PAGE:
No one doubts their prowess. But historical luck also plays its part in such long voyages. Blessed is the author who – like Vidal – can keep a grasp so firm and so enduring on his national life that Republican presidential hopeful Michele Bachmann can cite his revisionist novel of the American Revolution, Burr, as the liberal outrage that drove her into patriotic politics. It has been many years since any US public figure paid such a heartfelt tribute to fiction.

Mere survival earns no credit. A bad novel by an octogenarian wastes just as much time as drivel from a late-teenage debutant. But genuine talents who stick to the keyboard can reward readers with a pair of broad perspectives: long views over both the unfolding landscape of a human life, through all its stages; and over the evolution of a culture, with the ever-shifting ways that it will imagine its present, past and future. In the years to come, with the stable institutions of publishing swept away on a digital tide, will fiction still offer careers of a Tolstoyan - or Rothian - duration and dignity? I hope so. Still, the "how" question remains.

On the sea of words in Southend

It's proving a sweet summer for lovers of the floating word. After Philip Marsden's captivating cruise through Falmouth's past (see p.22), Southend is due to host Britain's first festival dedicated to the literature of the sea. Curated by Lemn Sissay and Rachel Lichtenstein, Shorelines takes place at the Essex resort's Chalkwell Park from 15-17 July. An open-air production of The Tempest and adaptations of Coleridge (the Ancient Mariner) and Hemingway (The Old Man and the Sea) join author events crewed by (among others) Iain Sinclair, Robert Macfarlane and Roma Tearne (above), as well as China's Yang Lian and Iceland's Sjön. Details:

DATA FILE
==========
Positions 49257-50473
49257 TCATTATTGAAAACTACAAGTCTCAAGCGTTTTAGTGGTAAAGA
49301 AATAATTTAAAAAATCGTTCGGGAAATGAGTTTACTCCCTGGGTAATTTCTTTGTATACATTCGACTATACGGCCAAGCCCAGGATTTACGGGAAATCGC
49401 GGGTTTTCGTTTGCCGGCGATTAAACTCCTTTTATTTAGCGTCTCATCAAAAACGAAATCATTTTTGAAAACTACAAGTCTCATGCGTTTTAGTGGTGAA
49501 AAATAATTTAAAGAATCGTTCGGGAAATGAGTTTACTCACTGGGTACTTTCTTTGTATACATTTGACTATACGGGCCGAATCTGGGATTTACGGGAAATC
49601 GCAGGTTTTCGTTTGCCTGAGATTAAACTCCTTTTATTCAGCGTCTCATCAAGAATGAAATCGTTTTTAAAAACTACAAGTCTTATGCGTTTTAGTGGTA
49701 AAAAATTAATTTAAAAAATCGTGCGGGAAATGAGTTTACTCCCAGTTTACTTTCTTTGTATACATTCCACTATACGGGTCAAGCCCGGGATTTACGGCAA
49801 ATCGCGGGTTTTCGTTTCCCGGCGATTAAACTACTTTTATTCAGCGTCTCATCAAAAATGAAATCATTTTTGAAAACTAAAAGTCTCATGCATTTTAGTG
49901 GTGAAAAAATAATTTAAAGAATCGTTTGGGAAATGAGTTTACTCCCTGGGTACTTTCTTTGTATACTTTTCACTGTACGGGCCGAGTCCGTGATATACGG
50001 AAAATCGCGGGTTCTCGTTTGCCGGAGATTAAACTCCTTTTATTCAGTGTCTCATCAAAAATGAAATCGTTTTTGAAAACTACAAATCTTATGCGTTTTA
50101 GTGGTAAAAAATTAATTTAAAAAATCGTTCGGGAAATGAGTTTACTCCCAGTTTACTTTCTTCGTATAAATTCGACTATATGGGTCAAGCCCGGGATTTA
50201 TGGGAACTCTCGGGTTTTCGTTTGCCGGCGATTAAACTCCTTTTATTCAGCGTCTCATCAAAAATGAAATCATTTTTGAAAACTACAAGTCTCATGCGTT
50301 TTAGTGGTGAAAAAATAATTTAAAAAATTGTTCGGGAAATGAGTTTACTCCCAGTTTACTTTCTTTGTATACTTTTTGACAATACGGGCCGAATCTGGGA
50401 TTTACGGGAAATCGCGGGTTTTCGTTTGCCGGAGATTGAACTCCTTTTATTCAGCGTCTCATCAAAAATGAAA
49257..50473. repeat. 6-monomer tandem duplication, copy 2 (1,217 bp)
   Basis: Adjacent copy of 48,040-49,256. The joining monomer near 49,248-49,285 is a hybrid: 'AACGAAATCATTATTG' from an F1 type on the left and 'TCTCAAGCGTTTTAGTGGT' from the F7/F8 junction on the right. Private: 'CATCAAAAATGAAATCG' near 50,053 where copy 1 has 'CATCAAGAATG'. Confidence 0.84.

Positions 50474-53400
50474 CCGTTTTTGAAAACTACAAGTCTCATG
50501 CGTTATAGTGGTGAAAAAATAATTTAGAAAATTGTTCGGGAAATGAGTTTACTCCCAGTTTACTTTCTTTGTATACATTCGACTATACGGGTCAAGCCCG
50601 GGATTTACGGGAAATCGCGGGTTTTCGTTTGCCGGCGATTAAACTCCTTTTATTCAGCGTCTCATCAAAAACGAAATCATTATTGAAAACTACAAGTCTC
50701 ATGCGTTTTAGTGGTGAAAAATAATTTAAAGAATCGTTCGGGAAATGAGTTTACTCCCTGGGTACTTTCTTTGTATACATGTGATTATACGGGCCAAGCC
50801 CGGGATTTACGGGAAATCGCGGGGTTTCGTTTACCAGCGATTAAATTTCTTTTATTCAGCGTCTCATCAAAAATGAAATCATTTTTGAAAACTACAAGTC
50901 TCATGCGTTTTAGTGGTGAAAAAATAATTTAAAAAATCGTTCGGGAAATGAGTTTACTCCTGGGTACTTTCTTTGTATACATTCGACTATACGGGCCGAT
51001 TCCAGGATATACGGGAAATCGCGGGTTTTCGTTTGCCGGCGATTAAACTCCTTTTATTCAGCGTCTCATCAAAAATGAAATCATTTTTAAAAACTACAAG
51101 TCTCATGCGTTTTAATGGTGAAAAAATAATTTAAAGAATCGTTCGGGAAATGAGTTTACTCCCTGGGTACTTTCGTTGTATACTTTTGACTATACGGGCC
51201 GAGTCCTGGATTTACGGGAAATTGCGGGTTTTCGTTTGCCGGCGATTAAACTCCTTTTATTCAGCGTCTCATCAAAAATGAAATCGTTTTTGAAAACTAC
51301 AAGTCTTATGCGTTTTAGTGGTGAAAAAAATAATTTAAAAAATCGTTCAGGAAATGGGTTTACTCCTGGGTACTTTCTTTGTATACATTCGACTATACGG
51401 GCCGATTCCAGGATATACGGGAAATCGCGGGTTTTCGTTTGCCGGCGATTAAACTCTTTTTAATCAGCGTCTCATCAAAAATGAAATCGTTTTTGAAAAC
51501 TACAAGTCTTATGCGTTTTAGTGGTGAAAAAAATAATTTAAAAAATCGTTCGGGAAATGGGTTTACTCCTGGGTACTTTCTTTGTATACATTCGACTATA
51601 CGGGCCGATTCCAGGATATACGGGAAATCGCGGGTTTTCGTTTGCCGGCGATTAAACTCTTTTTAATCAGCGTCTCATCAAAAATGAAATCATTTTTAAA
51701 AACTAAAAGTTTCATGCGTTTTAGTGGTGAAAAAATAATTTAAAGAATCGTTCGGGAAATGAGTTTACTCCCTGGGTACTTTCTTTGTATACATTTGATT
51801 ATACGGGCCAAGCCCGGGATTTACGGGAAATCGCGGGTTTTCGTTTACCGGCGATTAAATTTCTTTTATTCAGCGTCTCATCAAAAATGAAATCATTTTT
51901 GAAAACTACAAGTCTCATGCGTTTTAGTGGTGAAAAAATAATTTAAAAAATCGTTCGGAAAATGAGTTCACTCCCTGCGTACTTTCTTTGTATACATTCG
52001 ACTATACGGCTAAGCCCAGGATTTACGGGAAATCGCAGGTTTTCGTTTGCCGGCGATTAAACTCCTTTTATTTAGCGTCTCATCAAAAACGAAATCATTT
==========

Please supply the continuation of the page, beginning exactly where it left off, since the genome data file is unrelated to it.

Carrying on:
A new dawn lit by old values

Last-minute hitches averted, the sale of Waterstone's went through on Wednesday, after shareholders had approved the chain's £53m. purchase from HMV by Alexander Mamut's A&NN Group. Like a bookish version of the unassuming hero in a Jimmy Stewart film, the incoming MD James Daunt told staff the sort of home truths that – under the dismal, unlamented stewardship of the utterly inept HMV – once counted as the rankest heresy: "I believe we are at our best when focused on books and bookselling. It is my intention to put these elements back at every level of the business." Even more cheering, Mamut himself heralded a fresh – or rather, a classic - model of non-corporate bookselling. He signalled "an approach which is progressively tailored to the particular demands of local communities". How many communities, though? Waterstone's 300-plus stores, quite a few badly sited, cannot all thrive in this new dawn. If Daunt must enforce cuts, he should make them swift and clean.